Ending 715-day run without a title will reaffirm Adrian Lewis’ strong inner belief that he can compete for major silverware again

When you take a look at the list of accomplishments in the career of Adrian Lewis: two world titles, a UK Open, a European Championship, and on Sunday he racked up his 25th PDC title.

A victory on the ProTour, in Players Championship 8, at the weekend, will not rank high on that list of achievements for ‘Jackpot’, but its importance cannot be understated.

An 8-3 win against Raymond van Barneveld, a fellow multiple-time world champion, in the final, saw Lewis pocket the £10,000 prize, climb up to 14th on the PDC Order of Merit, but more importantly end a near two-year run outside of the winners’ enclosure.

A disappointing 2017 season led to Lewis missing out on a place in the Premier League last year, the first time the 2011 and 2012 world champion had been omitted from the field since 2009.

And while 2018 can be reflected on as a year of rebuilding for Lewis, he reached four finals on the ProTour, it was also the first year that he did not reach at least the quarter-finals in a TV tournament for 14 years.

Getting over the winning line, regardless of the event’s prestigious, is vital for Lewis and his continued battle to reassert himself among the sport’s elite. Moments after beating van Barneveld in Sunday’s final, he said: “These floor tournaments are the hardest ones to win so I’m delighted to get back to winning ways and now I’m looking forward to getting back where I know I should be.

“That was one of the hardest games I’ve ever played, it was a bit like going back in time.”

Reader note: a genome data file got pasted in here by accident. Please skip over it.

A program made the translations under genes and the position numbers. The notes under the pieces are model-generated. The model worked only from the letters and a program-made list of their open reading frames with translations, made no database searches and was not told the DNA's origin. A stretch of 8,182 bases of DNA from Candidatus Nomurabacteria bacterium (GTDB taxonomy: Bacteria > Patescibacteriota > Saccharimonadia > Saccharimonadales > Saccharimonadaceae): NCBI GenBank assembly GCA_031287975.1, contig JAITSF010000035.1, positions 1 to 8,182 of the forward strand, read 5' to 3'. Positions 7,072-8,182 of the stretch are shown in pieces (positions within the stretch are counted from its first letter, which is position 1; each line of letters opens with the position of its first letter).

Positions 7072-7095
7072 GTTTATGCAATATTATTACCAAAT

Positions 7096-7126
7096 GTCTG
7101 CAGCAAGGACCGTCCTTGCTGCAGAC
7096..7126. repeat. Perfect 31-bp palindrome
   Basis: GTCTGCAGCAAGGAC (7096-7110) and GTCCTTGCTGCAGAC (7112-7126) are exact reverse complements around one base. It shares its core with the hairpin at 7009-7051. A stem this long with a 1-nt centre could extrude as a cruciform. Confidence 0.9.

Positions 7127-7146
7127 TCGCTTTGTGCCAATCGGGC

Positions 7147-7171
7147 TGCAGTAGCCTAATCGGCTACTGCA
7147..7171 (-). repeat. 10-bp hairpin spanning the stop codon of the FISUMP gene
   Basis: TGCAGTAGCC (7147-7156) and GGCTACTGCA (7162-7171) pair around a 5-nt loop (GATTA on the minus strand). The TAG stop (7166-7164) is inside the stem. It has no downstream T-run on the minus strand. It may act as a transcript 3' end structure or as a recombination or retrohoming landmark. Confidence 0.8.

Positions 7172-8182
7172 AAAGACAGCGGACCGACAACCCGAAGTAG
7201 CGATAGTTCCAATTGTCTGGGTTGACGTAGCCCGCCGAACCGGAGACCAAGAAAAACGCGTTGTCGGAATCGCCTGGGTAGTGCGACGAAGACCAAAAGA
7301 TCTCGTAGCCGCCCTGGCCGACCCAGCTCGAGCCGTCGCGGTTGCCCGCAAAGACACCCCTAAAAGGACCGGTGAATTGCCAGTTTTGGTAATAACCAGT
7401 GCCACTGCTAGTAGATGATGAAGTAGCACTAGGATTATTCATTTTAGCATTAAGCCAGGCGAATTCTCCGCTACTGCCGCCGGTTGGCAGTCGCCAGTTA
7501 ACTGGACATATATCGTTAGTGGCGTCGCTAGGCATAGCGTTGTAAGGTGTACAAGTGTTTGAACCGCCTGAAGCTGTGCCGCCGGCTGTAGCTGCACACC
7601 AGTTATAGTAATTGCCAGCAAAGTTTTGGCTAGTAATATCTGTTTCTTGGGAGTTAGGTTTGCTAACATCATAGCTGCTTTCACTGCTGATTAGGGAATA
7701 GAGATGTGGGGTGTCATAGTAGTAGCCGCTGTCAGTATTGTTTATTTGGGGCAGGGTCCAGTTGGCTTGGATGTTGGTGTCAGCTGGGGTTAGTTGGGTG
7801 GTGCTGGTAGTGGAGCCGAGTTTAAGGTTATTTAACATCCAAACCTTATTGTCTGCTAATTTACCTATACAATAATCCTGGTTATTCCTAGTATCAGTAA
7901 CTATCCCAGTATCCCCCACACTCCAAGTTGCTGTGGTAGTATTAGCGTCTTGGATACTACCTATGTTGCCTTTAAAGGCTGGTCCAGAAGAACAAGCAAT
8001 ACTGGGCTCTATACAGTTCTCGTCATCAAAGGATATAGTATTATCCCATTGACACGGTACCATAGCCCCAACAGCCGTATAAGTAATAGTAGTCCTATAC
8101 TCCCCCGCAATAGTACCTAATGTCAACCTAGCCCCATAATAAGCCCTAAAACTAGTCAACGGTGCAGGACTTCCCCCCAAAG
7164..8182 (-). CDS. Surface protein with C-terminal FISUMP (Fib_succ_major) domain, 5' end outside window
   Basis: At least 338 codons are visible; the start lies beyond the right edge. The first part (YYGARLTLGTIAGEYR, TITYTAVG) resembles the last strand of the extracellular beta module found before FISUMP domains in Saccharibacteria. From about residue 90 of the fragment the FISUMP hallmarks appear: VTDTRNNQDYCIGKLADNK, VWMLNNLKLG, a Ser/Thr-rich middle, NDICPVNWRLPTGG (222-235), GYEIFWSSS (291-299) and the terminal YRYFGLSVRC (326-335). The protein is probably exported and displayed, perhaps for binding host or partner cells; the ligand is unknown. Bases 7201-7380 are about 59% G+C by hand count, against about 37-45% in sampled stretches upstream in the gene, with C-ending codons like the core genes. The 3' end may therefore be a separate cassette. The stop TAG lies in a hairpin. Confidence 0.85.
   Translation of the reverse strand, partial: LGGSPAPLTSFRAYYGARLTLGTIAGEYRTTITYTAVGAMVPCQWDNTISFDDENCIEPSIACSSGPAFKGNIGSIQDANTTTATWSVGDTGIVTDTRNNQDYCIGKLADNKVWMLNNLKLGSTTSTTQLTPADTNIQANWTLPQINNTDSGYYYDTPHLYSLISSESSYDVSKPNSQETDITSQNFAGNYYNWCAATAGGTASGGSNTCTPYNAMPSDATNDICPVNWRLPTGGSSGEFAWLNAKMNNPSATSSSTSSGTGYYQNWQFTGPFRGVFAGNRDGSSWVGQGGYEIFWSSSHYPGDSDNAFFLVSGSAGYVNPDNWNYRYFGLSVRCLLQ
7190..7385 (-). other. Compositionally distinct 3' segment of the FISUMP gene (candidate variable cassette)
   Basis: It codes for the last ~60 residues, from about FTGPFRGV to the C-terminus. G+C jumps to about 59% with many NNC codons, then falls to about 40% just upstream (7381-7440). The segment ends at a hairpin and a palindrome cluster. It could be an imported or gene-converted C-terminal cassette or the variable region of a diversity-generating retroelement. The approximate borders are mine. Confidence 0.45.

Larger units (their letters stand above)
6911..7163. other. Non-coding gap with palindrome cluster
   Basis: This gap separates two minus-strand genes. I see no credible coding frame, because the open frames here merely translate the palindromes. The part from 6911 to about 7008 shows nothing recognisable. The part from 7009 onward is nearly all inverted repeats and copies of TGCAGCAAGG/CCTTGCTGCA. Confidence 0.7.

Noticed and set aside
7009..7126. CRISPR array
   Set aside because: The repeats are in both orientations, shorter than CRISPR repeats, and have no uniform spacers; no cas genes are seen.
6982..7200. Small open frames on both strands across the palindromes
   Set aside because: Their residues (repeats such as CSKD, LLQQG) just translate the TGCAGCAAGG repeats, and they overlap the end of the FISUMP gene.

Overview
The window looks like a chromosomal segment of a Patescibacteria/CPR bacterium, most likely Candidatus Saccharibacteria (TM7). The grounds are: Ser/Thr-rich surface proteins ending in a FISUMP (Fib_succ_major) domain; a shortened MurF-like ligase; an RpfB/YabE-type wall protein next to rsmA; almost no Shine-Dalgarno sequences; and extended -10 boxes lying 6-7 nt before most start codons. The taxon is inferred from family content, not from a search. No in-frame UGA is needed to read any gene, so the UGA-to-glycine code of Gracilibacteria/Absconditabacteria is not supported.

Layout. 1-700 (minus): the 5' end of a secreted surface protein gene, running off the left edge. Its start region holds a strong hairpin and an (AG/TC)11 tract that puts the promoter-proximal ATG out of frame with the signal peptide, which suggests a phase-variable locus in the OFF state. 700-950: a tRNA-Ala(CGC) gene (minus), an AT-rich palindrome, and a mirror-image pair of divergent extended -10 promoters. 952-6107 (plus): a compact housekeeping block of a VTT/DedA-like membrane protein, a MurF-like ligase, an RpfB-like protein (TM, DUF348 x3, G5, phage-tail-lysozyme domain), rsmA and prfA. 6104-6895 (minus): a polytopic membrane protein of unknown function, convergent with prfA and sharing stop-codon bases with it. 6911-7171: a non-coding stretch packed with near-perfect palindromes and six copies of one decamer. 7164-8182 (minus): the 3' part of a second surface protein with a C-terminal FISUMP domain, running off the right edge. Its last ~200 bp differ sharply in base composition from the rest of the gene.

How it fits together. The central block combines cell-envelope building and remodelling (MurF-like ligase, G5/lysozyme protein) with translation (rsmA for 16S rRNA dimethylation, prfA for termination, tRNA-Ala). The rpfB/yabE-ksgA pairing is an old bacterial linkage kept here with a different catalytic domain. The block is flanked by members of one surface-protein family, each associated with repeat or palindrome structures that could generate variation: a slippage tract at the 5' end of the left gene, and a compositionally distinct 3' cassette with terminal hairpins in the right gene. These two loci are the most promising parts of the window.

Lewis strives to be back to where he was in the past, and Sunday’s final did feel a little bit like a throwback to years gone by, when Lewis and van Barneveld were regularly contesting some of the biggest games, including a World Championship semi-final. Here they were again battling it out in a final.

For van Barneveld, his illustrious career is in its final chapter, we know the five-time world champion is bowing out at the end of the season, regardless of what success he does or does not have over the next nine months.

But for Lewis, who at 34, does not have the longevity left in his career being questioned, it is the question of whether he can scale those heights of yesteryear again, which saw him win back-to-back world titles and several other major championships.

This is the second consecutive year that Lewis has not been included in the Premier League and, with more and more new contenders coming to the fore, the challenge for him to reclaim that spot is only getting harder.

If Sunday’s win gives Lewis anything, it will justify his strong inner belief that he can return to the top table. For a player that has enjoyed plenty of success on the sport’s biggest stages, Lewis’ next target must be to re-establish himself as one of the main contenders for major silverware once again.

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